In Parliament many East Anglian MPs spoke at a debate on Tuesday 19 July about National Grid’s pylon plans. You can watch it here.
MPs addressed their concerns to Greg Hands, Minister of State at the Department for Business, Energy & Industrial Strategy, in the hope that the Government could be persuaded to take control of proposals by National Grid (NG) for 180 km of cable on 50m pylons through Norfolk, Suffolk and Essex.
Local MPs speak
Sir Bernard Jenkin, Mark Francois, James Cartlidge, Alex Burghart, Richard Bacon, Jo Churchill, Peter Aldous and Jerome Mayhew all expressed strong views about National Grid’s ‘East Anglia GREEN’ plan. Most want the consultation re-run.
Several references were made to the irony of conducting the renewables debate on what was the hottest day ever recorded in the UK, which Peter Aldous said was ‘snapshot of our future’ if we delay reducing carbon emissions.
Sir Bernard said that he’d received more letters from constituents on pylons than on any other issue. He spoke passionately about potential social, archeological and environmental impacts of the pylons, which bring no local benefits as the energy is destined for London.
Most MPs said that it had been presented to residents as a single method proposal, with no alternatives to the overland route; in short, as a fait accompli.
‘Who is responsible?’
There were fervent pleas of ‘Who is accountable?’ due to not knowing who to approach for a comprehensive review.
Many MPs made the point that in North East England and Scotland, for example, the views of, and effect on, communities had been considered, and subsea routes had been chosen instead of overland. Alex Burghart asked for the evidence used when selecting the single East Anglian route.
Jo Churchill spoke for farmers whose land would be severely affected, observing that the UK relies on East Anglia for a significant proportion of food production, which could be reduced if agricultural land was given over to construction. She also described a nature reserve of rare acid grassland which may be decimated. She was critical of NG’s public consultation questionnaire for leading, closed questions such as ‘Do you support green energy?’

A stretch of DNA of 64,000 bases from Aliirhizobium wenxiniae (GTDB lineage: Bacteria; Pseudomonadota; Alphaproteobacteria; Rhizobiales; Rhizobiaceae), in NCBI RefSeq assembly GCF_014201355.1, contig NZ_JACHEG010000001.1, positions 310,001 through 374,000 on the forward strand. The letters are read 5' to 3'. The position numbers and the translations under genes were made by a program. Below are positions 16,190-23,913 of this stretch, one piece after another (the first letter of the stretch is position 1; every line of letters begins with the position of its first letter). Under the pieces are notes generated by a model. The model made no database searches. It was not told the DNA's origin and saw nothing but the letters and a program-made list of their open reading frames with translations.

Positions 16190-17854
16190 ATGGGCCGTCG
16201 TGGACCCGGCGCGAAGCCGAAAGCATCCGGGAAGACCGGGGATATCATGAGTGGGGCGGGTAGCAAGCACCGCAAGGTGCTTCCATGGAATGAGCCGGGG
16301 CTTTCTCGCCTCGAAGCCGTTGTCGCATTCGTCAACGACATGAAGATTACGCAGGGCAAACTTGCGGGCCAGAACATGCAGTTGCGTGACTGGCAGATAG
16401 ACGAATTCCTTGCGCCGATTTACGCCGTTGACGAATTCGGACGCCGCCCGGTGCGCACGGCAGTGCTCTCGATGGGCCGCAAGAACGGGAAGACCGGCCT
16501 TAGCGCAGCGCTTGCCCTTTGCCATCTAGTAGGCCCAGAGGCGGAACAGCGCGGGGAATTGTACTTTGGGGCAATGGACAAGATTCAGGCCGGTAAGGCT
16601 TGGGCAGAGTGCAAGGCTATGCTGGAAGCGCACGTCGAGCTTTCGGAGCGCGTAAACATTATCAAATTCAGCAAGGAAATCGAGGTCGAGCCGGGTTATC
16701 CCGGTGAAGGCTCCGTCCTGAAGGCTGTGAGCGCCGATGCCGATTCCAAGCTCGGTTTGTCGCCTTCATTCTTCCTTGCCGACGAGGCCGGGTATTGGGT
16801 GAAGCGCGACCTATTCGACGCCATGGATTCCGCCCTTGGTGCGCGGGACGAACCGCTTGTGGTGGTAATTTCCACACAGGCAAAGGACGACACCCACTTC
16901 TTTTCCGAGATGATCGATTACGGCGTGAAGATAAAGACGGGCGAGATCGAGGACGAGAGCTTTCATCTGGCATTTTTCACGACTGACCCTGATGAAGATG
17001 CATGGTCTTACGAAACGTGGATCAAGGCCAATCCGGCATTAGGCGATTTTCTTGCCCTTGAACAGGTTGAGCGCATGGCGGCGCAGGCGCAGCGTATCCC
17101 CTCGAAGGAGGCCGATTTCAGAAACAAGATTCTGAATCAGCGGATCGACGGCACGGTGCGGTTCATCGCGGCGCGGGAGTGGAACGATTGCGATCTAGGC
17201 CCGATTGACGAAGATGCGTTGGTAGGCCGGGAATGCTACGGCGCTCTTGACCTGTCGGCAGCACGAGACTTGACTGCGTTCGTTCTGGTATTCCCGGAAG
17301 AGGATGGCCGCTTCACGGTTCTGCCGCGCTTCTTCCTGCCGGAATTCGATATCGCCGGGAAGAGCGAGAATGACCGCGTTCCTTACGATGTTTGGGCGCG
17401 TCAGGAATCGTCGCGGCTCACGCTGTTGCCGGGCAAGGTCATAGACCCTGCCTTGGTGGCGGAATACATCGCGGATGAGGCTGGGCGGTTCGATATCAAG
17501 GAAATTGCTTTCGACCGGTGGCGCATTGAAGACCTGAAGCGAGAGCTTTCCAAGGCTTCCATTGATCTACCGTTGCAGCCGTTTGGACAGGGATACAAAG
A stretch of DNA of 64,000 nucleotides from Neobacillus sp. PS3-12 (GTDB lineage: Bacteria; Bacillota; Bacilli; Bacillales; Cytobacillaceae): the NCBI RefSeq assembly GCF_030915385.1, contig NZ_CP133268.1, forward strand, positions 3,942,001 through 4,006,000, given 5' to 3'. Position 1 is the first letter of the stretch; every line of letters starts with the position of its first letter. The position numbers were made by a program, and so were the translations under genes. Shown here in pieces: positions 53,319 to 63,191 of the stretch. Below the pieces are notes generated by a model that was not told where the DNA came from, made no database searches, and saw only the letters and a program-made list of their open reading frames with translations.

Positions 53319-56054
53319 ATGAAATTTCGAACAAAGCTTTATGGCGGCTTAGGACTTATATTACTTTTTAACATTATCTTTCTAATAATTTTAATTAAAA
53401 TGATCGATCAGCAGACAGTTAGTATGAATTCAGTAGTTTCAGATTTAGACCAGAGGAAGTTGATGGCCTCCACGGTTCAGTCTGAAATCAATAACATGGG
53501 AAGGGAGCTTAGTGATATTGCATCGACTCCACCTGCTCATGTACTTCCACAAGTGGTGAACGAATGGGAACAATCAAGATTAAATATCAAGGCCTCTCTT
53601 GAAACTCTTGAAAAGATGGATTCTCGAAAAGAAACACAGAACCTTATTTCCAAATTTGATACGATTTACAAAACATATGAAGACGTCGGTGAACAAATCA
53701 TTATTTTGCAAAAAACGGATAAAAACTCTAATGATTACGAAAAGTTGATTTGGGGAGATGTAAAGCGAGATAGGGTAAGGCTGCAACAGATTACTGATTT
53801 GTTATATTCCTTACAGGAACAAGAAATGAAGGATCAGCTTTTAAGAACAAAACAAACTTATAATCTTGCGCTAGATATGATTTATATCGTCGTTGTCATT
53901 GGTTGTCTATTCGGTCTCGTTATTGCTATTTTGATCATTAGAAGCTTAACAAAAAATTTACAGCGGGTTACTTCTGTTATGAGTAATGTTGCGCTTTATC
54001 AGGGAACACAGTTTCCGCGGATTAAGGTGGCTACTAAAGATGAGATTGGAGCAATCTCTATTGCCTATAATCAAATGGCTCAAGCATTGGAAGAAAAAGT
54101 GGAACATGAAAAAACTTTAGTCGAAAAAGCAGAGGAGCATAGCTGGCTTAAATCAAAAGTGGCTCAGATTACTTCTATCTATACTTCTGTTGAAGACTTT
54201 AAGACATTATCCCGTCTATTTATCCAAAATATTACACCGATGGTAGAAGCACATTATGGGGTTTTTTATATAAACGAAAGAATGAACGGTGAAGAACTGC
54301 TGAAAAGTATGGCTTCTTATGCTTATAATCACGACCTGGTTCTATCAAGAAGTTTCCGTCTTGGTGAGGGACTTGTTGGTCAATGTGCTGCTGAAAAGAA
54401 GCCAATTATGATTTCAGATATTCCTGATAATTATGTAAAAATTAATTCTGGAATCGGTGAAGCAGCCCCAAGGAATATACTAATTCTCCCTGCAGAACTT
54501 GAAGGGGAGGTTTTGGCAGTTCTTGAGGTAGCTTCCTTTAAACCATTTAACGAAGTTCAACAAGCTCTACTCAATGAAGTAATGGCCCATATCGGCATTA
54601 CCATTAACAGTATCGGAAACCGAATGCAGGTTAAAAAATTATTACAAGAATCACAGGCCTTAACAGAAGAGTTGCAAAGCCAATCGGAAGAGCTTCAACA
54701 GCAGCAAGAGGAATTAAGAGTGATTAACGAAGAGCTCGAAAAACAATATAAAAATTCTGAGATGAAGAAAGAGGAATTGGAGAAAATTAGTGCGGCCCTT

Out-of-date regulatory framework
Sir Bernard described how plans are hamstrung by the requirements of a decades-old regulatory framework, which needs an urgent overhaul. Peter Aldous observed that the plans are in accordance with the existing framework and he felt that NG could therefore not have consulted on different proposals. However, James Cartlidge remarked on a subsea route (Sealink 1) approved to connect East Anglia and Kent. Richard Bacon asked for a new regime to be rapidly accelerated so that GREEN could be formulated under improved requirements.
As James Cartlidge observed, East Anglians seem to be living in a ‘parallel universe’. He later mentioned that NG are this summer undertaking a detailed offshore alternative assessment; therefore the one-method consultation should be re-opened.
There was apprehension about the possibility of lawyers and a judicial review if this plan is not ‘got right’, because this would delay energy transmission for years when the need is urgent.
Labour’s Shadow Minister for Climate Change & Net Zero, Kerry McCarthy, agreed that everyone there wanted net zero (although she was somewhat doubtful about Saffron Walden’s MP, Kemi Badenoch, after hearing her contributions to the leadership contest debates). Kemi Badenoch was not present.
The Minister’s response
In answer, Greg Hands described the urgent need for more renewables – 50 Gigawatts by 2030 – and how infrastructure must be quickly built. Energy is being harvested quicker than transmission methods can be constructed. Offshore cables have the capacity to carry two GW, but output will be six GW, so maybe three cables would be needed? He expected that farmers would receive compensation for land impact and lost crop production. He spoke generally, making no commitments, but agreed to further meetings. In Sir Bernard’s brief closing response, he was unsatisfied. He said the Minister was still ‘disclaiming responsibility’ for NG, unlike with roads or rail, and that environmental impacts aren’t prioritised or mitigated as with HS2. He asserted that the government must stop the ‘runaway train’ threatening to wreck communities’.